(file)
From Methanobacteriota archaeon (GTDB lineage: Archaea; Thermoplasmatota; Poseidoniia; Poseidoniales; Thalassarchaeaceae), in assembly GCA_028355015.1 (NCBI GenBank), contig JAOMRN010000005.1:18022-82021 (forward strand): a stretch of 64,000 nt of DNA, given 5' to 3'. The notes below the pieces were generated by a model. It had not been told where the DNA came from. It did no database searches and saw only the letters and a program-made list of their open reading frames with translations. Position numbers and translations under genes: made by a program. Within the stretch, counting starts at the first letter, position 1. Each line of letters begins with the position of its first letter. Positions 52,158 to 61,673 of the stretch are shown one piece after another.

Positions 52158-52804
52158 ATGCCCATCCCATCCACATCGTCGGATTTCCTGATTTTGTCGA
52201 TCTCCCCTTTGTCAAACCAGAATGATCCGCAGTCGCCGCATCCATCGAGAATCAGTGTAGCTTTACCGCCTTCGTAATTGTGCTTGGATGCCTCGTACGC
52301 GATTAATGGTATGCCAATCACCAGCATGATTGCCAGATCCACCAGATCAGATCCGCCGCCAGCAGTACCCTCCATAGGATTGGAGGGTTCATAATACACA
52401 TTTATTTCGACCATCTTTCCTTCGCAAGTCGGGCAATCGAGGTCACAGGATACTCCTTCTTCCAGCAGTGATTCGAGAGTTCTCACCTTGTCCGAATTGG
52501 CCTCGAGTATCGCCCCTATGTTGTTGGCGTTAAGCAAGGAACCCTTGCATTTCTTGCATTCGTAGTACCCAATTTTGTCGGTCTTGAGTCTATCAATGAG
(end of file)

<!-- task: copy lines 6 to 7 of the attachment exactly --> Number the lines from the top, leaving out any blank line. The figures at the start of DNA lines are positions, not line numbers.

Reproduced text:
52401 TTTATTTCGACCATCTTTCCTTCGCAAGTCGGGCAATCGAGGTCACAGGATACTCCTTCTTCCAGCAGTGATTCGAGAGTTCTCACCTTGTCCGAATTGG
52501 CCTCGAGTATCGCCCCTATGTTGTTGGCGTTAAGCAAGGAACCCTTGCATTTCTTGCATTCGTAGTACCCAATTTTGTCGGTCTTGAGTCTATCAATGAG